Navajo company to buy bankrupt Cloud Peak coal mines in Wyoming FacebookTwitterLinkedInEmailPrint分享Gillette News Record:Cloud Peak Energy Corp., one of the Powder River Basin’s largest coal mine operators, has accepted a bid from Navajo Transitional Energy Co. to buy “substantially all of Cloud Peak Energy’s assets.” Cloud Peak announced the sale Friday, which will be considered for approval by the U.S. Bankruptcy Court on Monday.Navajo Transitional Energy has agreed to buy the company’s Antelope and Cordero Rojo mines in Campbell County, along with the Spring Creek mine in southern Montana, according to a Cloud Peak statement announcing the winning bidder. Navajo also will own the Sequatchie Valley reclamation project.Navajo has agreed to pay a cash deposit of $15.7 million when the sale closes and assume a $40 million second lien promissory note and five-year royalty on future tons of coal produced at the PRB mines. Navajo also will pay up to $20 million in post-petition debts accrued during the bankruptcy process. The company also has agreed to assume pre- and post-petition federal, state and local tax liabilities for the company, make state and federal royalty payments and assume all reclamation obligations.While it’s unknown what Navajo Transitional’s plans are for the PRB mines, that it bought all three operational properties and that the deal includes royalties based on future production, “[What] they’re saying is they’re assuming they can operate them and generate enough cash flow to make those commitments,” said Rob Godby, director of the Center for Energy Economics and Public Policy at the University of Wyoming College of Business.Because the Navajo Nation governs itself, it also could have some tax advantages as operator of the mines, which could make them more competitive, he said. “One of the things about the Navajo bid is they probably have favorable tax status for Native corporations,” he said. “What they’re potentially looking at having there is an interesting proposition. The bottom line is they assume they can make cash flow there, so that may replace some of the earnings they’ll lose on the Navajo power plant.”More: Cloud Peak has buyer for PRB mines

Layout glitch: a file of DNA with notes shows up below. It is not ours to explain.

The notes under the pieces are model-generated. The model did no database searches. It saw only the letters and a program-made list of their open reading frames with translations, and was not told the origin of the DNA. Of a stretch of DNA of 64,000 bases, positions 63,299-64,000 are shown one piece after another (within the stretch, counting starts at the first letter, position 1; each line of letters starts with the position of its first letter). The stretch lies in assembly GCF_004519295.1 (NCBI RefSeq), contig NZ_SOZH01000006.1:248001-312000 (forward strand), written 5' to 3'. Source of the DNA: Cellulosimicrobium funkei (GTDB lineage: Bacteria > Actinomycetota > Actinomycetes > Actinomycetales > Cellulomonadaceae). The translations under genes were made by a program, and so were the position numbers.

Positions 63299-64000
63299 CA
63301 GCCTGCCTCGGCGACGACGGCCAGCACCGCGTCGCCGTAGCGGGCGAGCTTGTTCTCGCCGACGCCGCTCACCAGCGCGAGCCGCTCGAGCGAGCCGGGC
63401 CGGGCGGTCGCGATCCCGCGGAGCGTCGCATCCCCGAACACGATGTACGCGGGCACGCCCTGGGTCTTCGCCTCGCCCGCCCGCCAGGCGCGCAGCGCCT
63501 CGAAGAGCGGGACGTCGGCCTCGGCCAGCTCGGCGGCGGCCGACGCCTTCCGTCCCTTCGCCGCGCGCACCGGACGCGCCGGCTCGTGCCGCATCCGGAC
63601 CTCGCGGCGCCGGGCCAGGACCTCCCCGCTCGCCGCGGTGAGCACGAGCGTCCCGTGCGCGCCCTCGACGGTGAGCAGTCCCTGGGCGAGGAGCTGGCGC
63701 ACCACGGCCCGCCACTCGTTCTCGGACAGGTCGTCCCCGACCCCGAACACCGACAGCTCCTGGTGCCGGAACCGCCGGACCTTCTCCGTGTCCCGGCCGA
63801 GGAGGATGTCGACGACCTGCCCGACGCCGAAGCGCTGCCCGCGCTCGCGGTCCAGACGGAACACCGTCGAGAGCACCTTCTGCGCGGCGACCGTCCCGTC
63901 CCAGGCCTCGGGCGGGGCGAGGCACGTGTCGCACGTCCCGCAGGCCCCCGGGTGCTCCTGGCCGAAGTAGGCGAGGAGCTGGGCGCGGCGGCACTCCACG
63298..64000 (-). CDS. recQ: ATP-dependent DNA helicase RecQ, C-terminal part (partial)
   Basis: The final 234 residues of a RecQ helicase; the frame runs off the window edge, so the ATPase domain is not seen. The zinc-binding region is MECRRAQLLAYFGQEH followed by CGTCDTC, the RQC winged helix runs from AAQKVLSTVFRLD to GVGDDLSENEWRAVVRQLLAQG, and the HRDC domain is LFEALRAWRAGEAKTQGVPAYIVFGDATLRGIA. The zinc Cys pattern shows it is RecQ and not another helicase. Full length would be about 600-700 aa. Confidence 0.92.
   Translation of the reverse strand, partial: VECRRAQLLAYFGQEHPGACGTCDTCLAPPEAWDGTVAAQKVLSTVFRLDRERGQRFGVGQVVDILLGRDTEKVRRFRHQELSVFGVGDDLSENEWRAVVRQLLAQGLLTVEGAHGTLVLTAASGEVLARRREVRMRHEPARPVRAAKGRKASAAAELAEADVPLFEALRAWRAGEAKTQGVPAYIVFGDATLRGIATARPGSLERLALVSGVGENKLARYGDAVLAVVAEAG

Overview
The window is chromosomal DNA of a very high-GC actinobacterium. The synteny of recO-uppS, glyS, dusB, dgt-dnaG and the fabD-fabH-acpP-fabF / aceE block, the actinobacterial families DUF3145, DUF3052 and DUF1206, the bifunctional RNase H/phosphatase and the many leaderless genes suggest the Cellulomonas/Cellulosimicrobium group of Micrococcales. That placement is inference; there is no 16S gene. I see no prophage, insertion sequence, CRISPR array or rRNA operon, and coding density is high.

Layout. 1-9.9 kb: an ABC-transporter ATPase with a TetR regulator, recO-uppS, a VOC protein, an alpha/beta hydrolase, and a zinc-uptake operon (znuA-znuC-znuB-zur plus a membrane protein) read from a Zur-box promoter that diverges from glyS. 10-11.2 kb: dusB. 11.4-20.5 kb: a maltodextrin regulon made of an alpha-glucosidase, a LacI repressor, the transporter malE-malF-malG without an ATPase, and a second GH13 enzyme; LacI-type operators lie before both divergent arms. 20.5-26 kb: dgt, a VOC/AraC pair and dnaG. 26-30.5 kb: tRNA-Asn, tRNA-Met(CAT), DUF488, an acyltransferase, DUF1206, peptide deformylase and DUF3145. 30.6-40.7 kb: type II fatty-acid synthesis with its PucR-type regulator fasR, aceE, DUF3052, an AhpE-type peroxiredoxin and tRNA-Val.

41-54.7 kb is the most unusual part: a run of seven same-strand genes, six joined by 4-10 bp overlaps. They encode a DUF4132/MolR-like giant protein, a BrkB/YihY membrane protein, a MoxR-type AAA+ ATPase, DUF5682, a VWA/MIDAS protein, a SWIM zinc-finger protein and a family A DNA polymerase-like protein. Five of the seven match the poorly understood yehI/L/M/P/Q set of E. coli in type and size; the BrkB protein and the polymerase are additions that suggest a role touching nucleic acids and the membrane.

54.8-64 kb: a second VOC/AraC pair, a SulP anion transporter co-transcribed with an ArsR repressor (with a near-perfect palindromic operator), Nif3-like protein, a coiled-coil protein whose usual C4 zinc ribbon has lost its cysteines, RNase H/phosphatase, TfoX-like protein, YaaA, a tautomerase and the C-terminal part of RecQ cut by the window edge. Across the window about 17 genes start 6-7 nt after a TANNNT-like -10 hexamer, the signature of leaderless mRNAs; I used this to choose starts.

Whenever I’ve got a few hours for a good long bike ride, it’s the mountain bike I grab, heading to the peace of the woods, leaving my forlorn road bike hanging from its hook.In the back of my mind I know that my road bike is fun, but it seems mentally more difficult, until I actually ride it. That’s when I realize how much I love that mental game of pushing my legs and cardiovascular system to places it’s not used to going. Plus, the road bike can take me so many miles further. It’s the week after the ride that I love the most, when my legs feel stronger as I run up the stairs or do a tumbling pass at gymnastics.This past weekend my girlfriend’s birthday wishes got me back onto the road bike, and I’ve been grinning about it ever since. I felt like it was my birthday too. I actually saw fewer people on that road ride than I’ve gotten used to seeing in the woods over the last year.We chose a few steep mountain passes in the Barnardsville area to suffer on, but it’s hard to suffer when you’re riding through sun-drenched valleys lush with early summer green, grazing cows, happy dogs and bubbling creeks. It’s almost silly, really, so I giggled between the leg-burning climbs and laughed out loud in the swerving descents. It helps to be physically matched with a riding partner. Laura and I always manage to remain in the same ten degrees of fitness, trading off being the carrot. She’s pulled me through many runs and rides, reminding me what my body is supposed to be capable of managing. Her stretches of spin classes and summer races always encourage me to get my butt in gear when I’m leaning more toward a weekend of lying around at the beach with the kids or pulling out the tools to catch up on home maintenance.Although it was an awesome ride for my legs, I felt like my biggest challenge is always my brain. If you don’t know you can climb a mountain, the question burns behind the eyes at every turn of the cranks. We cruised for 25 miles, rolling through small hills before hitting the wall of Paint Fork. I had already resigned myself to what it was going to be like since the gearing on my bike is set up for someone with much gnarlier legs than mine. My heart was racing before the hell even got hot because I was so scared I wasn’t going to make it. It took some mind tricks to calm myself. By the time I finally gained control over my concern for failure I was already half-way up. I was standing in the pedals, convincing myself to quit checking for easier gears. Getting my shoulders over the handlebars made me grateful for all of the pushups and abdominal work I’ve been doing. It was great knowing I had backup muscles so that my legs wouldn’t be the ones take all the brunt.I’ve found that it’s best for me to avoid looking up, seeking the top of the mountain so that I can guess how many pedal strokes are left. What’s far easier is staring directly in front of the wheel, watching it churn the asphalt, telling myself, “We’re gonna be here for a good while, so get comfortable.”It was here that I fell into the paperboy action for a few feet, swerving back and forth to ease the “straight up.” By the time I realized the futility in that I had reached the crest where I had to stop to celebrate. While Laura ate a Cliff bar, I busted out the aluminum foil package stuffed into my jersey filled with the kids’ leftover whole grain pancakes smothered in honey. I thought of Lance Armstrong and those expensive stroep waffles that he sells and laughed.Flying down the other side of the mountain was enough to make me forget the initial cost of this fun. The sun kicked the heat of the day up a notch, leaving me the farmer/cycler tan lines for the week. We cruised along, able to regain conversation when Caroline sailed by on her motorbike and pulled out under a shade tree in the church yard to feed us cold watermelon and lemon-lime spritzers. My girlfriends are the best EVER. She found us again two hours later and complained of being tired of riding her motorcycle. We did not hit her, but I did imagine what it would be like to hold my bike while riding on the back of hers.We did begin seeing other cyclists once we hit the ever popular Town Mountain Road. My irritation over the lack of friendliness between road riders caused me to become overly animated in my efforts to say hello. I began enthusiastically waving like a 4-year-old seeing his mommy, shouting, “WHEEEEE!” in the parts where I was going fast, as they were on the opposite side of the road grinding painfully slowly. This all greatly improved my attitude.It was the River Road back to Weaverville where the slow climb made me the hungriest. We stopped at Ledges Park to eat the remainder of my pancakes, but mostly I wanted to see if I my back could twist from side to side or if it was going to be permanently stuck in this forward bend. Already I looked forward to my Monday morning massage appointment. Thank you Tavis Cummings for knowing how to fix me.So thank you little road bike, for making me love you all over again.For all of Bettina Freese’s posts, visit Spinning My Wheels!